Ashley O’Connor, Romney TV Advertising Strategist
In his address to the Republican National Convention tonight, John Kasich stretched the truth like well-chewed taffy by claiming that President Obama’s policies haven’t helped Ohio’s economy rebound in the past two years. But, by ignoring the positive boost that Obama gave Ohio by bailing out the auto industry and providing much-needed transportation funding and dollars for teachers, firefighters, and cops, etc. through the American Recovery and Reinvestment Act of 2009 (AKA “The Stimulus”), Kasich was telling a lie of omission. It was a big lie, but a subtle one.
But there was another lie that Kasich told toward the end of his speech – a little lie, an unnecessary lie, an easily debunked lie – that shows how little he regards the truth when he’s looking to score a point or belittle an opponent.
After having made his case for what he’s done to fix Ohio’s economy, and therefore what the GOP can do for the nation, Kasich took on Vice President Joe Biden. “Folks, let me tell you this,” he said, “Joe Biden disputes a lot of those facts, but Joe Biden told me that he was a good golfer. And I’ve played golf with Joe Biden, I can tell you that’s not true, as well as all of the other things that he says.”
But how good a golfer is Joe Biden really? In a recent Golf Digest ranking of 150 prominent Washington golfers, House Speaker John Boehner was ranked 43rd, President Obama was 108th – and Joe Biden was ranked 29th. Kasich, who doesn’t live in Washington, didn’t make the list. But, as a golfer, Kasich is no Joe Biden. And as an honest politician, he’s even worse.
So what about the facts? Republicans just say what they want to say – the facts be damned — even when it comes to little things.
Former GOP Candidate Rick Santorum’s Big Lie
In his speech, Rick Santorum built upon the Romney campaign’s Big Lie about Obama gutting the welfare work rules. In a loud dog whistle to low information white working class voters, Santorum continued to peddle the nonsense that Obama has unilaterally waived work rules to make it easier for (we presume the shiftless minority poor folk) to collect welfare money for nothing.
By waiving the work requirement, Santorum accused Obama of “acting as if he’s above the law.” But the fact is that President Obama HAS NOT done what Santorum and the Romney campaign have charged. What the President DID DO is, at the request of a bipartisan group of state governors, give those state more flexibility in interpreting the work requirements so that they can get people placed in jobs faster and more efficiently: the very opposite of the GOP Big Lie.
But don’t take my word for it. The fact-checking website PolitiFact says Romney’s claims are “pants on fire” bogus and The Washington Post’s fact checker awarded the Romney campaigns welfare attack on Obama four Pinocchios, its highest rating. And Annenberg Public Policy Center’s FactCheck.org agreed that the claims are false.
“A Mitt Romney TV ad claims the Obama administration has adopted ‘a plan to gut welfare reform by dropping work requirements.’ The plan does neither of those things.”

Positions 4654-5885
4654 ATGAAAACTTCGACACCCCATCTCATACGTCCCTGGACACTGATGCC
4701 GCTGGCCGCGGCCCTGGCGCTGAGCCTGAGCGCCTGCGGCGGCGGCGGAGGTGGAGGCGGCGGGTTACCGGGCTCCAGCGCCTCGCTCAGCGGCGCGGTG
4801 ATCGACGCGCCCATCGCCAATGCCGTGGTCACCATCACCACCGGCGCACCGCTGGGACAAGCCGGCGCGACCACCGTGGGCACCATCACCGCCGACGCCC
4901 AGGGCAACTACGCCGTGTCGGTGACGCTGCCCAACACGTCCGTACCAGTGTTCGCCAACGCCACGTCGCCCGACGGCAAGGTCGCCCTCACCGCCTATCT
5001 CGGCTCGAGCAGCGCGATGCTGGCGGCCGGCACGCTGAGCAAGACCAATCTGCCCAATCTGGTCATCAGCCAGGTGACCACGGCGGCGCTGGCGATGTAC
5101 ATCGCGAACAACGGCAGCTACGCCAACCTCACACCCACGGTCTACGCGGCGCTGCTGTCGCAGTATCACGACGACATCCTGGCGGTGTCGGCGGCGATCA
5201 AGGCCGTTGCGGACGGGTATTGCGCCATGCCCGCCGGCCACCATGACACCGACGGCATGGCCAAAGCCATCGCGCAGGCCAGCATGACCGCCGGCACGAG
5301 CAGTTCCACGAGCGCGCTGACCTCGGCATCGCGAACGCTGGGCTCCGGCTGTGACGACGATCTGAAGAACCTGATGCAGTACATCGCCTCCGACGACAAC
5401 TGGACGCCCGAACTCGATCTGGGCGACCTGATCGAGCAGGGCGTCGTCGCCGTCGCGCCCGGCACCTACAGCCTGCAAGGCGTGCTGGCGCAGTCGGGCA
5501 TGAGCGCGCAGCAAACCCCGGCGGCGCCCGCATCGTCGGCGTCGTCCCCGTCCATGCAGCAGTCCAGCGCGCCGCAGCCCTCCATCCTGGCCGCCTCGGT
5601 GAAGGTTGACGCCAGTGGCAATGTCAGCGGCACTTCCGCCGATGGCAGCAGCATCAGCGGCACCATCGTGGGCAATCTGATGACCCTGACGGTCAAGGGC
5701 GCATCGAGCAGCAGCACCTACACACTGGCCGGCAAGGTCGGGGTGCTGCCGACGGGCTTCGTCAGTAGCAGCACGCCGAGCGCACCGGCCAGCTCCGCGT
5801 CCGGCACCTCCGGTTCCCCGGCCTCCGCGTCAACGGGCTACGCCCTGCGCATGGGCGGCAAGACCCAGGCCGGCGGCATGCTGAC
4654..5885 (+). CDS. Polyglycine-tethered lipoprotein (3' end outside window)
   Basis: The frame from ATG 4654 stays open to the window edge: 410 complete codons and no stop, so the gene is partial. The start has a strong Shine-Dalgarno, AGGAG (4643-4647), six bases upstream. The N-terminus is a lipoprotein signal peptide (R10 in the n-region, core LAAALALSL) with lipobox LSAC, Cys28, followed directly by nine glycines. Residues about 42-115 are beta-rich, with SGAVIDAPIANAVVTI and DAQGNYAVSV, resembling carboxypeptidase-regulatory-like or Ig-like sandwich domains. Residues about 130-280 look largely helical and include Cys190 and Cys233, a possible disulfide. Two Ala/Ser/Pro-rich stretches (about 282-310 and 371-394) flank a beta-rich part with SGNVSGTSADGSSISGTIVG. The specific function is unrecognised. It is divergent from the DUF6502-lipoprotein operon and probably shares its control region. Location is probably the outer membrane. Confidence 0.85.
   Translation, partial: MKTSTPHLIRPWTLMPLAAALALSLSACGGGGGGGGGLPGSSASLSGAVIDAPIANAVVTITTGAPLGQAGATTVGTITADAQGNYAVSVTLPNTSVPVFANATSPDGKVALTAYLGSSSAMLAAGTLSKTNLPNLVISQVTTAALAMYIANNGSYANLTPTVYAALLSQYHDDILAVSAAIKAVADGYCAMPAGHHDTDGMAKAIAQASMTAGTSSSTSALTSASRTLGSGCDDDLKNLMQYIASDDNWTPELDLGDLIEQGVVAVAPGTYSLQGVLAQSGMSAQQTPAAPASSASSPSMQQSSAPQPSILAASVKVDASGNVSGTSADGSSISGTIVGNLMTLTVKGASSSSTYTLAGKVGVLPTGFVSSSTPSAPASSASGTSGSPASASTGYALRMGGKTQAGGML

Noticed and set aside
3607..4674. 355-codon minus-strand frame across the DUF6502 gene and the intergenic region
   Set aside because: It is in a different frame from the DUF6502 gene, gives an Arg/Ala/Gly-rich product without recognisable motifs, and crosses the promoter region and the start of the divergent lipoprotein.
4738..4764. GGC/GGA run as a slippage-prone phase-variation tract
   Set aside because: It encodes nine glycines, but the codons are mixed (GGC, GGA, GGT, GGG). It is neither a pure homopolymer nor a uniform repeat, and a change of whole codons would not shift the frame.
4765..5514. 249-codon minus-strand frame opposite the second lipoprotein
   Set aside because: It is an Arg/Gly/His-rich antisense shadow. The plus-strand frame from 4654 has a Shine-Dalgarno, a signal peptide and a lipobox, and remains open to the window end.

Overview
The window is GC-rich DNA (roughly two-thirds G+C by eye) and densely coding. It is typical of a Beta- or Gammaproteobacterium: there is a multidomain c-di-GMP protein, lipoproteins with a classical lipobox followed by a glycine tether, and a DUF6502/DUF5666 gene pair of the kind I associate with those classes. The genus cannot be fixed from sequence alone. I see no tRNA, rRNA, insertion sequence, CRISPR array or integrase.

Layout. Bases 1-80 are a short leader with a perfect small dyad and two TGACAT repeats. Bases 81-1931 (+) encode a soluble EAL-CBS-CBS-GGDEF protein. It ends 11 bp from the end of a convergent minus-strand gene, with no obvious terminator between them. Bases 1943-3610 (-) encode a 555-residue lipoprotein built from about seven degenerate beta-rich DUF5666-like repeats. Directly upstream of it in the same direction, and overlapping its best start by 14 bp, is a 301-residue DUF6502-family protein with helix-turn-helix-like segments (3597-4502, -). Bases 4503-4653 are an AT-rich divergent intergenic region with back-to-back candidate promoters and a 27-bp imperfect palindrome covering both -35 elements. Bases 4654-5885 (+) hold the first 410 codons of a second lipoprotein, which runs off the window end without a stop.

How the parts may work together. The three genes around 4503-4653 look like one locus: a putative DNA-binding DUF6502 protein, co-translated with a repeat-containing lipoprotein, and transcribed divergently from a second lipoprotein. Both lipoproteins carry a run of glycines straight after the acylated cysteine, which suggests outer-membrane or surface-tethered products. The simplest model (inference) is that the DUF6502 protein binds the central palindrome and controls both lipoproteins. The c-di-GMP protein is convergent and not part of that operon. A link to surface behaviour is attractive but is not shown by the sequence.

“Work requirements are not simply being ‘dropped.’ States may now change the requirements — revising, adding or eliminating them — as part of a federally approved state-specific plan to increase job placement.”
“And it won’t ‘gut’ the 1996 law to ease the requirement. Benefits still won’t be paid beyond an allotted time, whether the recipient is working or not.”
But the GOP’s Big Lie beat goes on…
The “you didn’t build that” canard is alive and well – and bigger than ever. In her convention speech, Nikki Haley amplified the utterly bogus assertion that President Obama said that American business people didn’t build their own businesses.
Let’s make this perfectly clear. Here’s what President Obama really said:
“There are a lot of wealthy, successful Americans who agree with me — because they want to give something back. They know they didn’t — look, if you’ve been successful, you didn’t get there on your own. You didn’t get there on your own. I’m always struck by people who think, well, it must be because I was just so smart. There are a lot of smart people out there. It must be because I worked harder than everybody else. Let me tell you something — there are a whole bunch of hardworking people out there.”
“If you were successful, somebody along the line gave you some help. There was a great teacher somewhere in your life. Somebody helped to create this unbelievable American system that we have that allowed you to thrive. Somebody invested in roads and bridges. If you’ve got a business — you didn’t build that. Somebody else made that happen. The Internet didn’t get invented on its own. Government research created the Internet so that all the companies could make money off the Internet.”
The Romney campaign pulled one line out of context – “If you’ve got a business — you didn’t build that” – and ignores the context to create a Big Lie. No matter that Obama’s whole speech is on video, no matter that I was able to Google it for this article in a matter of seconds. Say a lie loud enough and long enough – with all that billionaire super pac money to broasdcast that lie – and the truth no longer matters.
But, here again, don’t take my word for it. Here’s the word from the Romney campaign itself:
“Our most effective ad is our welfare ad,” Romney pollster Neil Newhouse said at a forum hosted by ABC News and Yahoo! News. “Fact checkers come to this with their own sets of thoughts and beliefs, and we’re not going to let our campaign be dictated by fact checkers.”
Caveat emptor my fellow Americans.